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  • Author or Editor: A. Paschoa x
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Abstract  

Neutron-induced fission and photon-induced fission are techniques that can be used to determine fissionable isotopes of uranium, thorium, plutonium, and other actinides in a number of matrices. The purpose of this work is to compare the advantages and disadvantages of those techniques based on theoretical and experimental considerations.

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Abstract  

Photofission and electrofission cross sections for fissionable isotopes of uranium, thorium, plutonium and other actinides have been known for several decades. Published data on electrofission and photofission reactions for energies lower than 60 MeV indicate that the238U cross sections range from a fraction of one mbarn up to about 2.0 mbam for the first of these reactions, and for the second is about 150 nbarn. However, the use of photofission and electrofission as analytical tools to measure uranium, thorium, plutonium and other fissionable actinides is still quite recent. This work examines the potential use of photofission and electrofission to measure thorium, uranium, neptunium, plutonium, americium and curium in environmental and biological samples.

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Summary  

The main shortcoming with the procedure to determine 226Ra in a gamma spectrum of an environmental sample by means of the 214Bi and 214Pb photopeaks is the likelihood of 222Rn leakage from the sample counting vial. An option to make such determination is to disregard the 226Ra gamma-contributions to the spectrum, other than 186.2 keV (3.5%), subtracting the 235U contribution to the 226Ra+235U peak at 186 keV. The use of this option to determine directly 226Ra activity concentrations in environmental samples and in NORM/TENORM matrices will be presented and discussed.

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Abstract  

The accuracy of the quantitative analysis of thick targets by XRF is impaired by effects due to the absorption of X-rays in the matrix associated with the non-uniformity of the X-ray beam and the lack of knowledge of the actual distribution of trace elements in the target. The uncertainty in the elemental mass associated to a definite number X-rays detected is discussed in the paper. A correction factor is derived to account specifically for the effect of the absorption of X-rays and the non-uniformity of the X-ray beam.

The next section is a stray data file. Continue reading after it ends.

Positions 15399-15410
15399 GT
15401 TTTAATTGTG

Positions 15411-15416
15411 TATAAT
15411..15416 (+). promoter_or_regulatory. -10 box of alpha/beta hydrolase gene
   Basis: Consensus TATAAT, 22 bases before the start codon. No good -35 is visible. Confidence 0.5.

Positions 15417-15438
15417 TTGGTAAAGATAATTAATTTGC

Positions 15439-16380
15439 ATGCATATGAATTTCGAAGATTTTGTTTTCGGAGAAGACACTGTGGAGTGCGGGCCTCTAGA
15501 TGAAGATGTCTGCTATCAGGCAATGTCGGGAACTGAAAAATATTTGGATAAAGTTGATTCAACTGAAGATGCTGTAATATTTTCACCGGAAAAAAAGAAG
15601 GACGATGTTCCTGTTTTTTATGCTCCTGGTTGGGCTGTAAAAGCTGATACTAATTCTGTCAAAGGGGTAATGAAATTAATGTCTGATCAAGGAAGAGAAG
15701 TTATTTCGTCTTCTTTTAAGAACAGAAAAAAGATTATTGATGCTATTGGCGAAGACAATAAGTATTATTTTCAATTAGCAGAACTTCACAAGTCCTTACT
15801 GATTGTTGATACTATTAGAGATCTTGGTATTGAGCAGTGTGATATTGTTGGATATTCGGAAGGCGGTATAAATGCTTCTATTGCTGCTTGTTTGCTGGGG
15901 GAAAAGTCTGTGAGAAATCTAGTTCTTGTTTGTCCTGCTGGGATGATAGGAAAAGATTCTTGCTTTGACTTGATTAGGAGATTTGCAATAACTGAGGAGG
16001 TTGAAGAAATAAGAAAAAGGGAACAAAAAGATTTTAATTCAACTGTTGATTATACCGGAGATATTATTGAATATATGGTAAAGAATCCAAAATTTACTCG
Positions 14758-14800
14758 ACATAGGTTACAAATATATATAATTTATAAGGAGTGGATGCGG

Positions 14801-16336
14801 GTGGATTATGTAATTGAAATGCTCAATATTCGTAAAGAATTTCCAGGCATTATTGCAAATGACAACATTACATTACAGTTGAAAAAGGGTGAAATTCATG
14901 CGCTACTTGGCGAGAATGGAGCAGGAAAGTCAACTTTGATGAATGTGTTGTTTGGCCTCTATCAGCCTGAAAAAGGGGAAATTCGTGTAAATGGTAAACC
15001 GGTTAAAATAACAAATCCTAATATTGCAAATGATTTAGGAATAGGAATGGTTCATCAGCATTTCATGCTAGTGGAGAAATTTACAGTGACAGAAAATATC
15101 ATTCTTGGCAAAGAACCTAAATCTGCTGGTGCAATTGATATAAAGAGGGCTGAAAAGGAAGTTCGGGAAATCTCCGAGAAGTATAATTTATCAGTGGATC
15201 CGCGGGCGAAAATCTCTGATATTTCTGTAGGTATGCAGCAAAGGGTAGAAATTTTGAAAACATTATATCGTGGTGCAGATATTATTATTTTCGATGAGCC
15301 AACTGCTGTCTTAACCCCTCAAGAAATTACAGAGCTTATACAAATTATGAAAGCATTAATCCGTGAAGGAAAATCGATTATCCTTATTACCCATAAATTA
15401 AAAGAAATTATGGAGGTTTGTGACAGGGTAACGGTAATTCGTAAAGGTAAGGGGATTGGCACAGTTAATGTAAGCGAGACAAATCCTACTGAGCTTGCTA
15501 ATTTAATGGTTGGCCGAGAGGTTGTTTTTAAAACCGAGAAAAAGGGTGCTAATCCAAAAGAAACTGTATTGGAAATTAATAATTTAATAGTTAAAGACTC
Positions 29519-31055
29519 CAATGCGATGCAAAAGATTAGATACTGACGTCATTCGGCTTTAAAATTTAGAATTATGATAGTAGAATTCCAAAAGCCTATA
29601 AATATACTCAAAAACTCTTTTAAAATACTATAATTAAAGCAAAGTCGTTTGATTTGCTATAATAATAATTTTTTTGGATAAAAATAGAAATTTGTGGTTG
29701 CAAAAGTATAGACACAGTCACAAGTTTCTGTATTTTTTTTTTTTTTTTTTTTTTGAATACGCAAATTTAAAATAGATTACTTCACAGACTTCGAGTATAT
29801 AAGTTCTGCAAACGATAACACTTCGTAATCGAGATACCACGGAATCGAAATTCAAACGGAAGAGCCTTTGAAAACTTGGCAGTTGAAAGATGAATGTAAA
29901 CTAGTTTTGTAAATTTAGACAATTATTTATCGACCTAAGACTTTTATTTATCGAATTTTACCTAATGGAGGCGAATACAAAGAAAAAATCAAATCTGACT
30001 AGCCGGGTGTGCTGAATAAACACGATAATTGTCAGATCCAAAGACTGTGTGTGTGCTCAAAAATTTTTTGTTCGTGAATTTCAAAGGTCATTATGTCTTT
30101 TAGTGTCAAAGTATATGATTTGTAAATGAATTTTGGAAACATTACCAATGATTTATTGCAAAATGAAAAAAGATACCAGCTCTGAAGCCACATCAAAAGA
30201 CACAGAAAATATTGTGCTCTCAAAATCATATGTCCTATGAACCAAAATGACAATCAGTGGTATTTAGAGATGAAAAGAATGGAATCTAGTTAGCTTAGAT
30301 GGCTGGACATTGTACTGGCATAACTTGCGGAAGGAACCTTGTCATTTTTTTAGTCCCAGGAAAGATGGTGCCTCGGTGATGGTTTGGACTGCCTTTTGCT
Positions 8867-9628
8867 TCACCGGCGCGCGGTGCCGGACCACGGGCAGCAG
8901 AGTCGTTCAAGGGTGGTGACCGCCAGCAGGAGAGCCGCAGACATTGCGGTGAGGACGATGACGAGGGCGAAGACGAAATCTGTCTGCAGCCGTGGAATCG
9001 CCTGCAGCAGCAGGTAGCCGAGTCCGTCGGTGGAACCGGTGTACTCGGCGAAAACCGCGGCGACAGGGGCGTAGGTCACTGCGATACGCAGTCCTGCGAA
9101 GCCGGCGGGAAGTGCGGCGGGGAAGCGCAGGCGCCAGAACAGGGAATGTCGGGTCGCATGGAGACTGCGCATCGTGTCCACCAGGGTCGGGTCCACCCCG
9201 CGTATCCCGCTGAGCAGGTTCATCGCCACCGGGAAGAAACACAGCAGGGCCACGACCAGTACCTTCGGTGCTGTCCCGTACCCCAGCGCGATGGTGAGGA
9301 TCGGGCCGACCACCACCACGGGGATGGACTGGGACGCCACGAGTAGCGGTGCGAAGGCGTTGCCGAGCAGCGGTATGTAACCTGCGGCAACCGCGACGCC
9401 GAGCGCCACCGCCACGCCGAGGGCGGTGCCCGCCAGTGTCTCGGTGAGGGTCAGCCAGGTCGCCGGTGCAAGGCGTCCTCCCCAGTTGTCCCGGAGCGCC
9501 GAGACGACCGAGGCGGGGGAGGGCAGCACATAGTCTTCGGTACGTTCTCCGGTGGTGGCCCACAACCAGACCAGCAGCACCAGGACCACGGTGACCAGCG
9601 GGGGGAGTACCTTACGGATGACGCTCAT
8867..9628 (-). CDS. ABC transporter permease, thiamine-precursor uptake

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Abstract  

A graphical method was developed to relate data from Rutherford backscattering spectrometry to sample characteristics, such as thickness and concentration profiles. The method was then applied to analyze these characteristics of a gold film.

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Abstract  

The theoretical aspects of fission track production in polycarbonate foils are briefly discussed. An automatic couning system for fissio tracks based on a spark gap chamber is described. A linear response for a low fission track density, typical of environmental and biological samples, was obtained with a252Cf source using an electrode of 33.2 mm2 The system also functions with electrodes of larger and smaller areas without any major changese in the instrument.

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Abstract  

A combination of two techniques, PIXE (particle induced x-ray emission) and RBS (Rutherford backscattering), is proposed as an analytical tool to measure uranium and thorium in environmental and biological samples and in the study of the micro-distribution of uranium is low Z matrices such as biological tissue.

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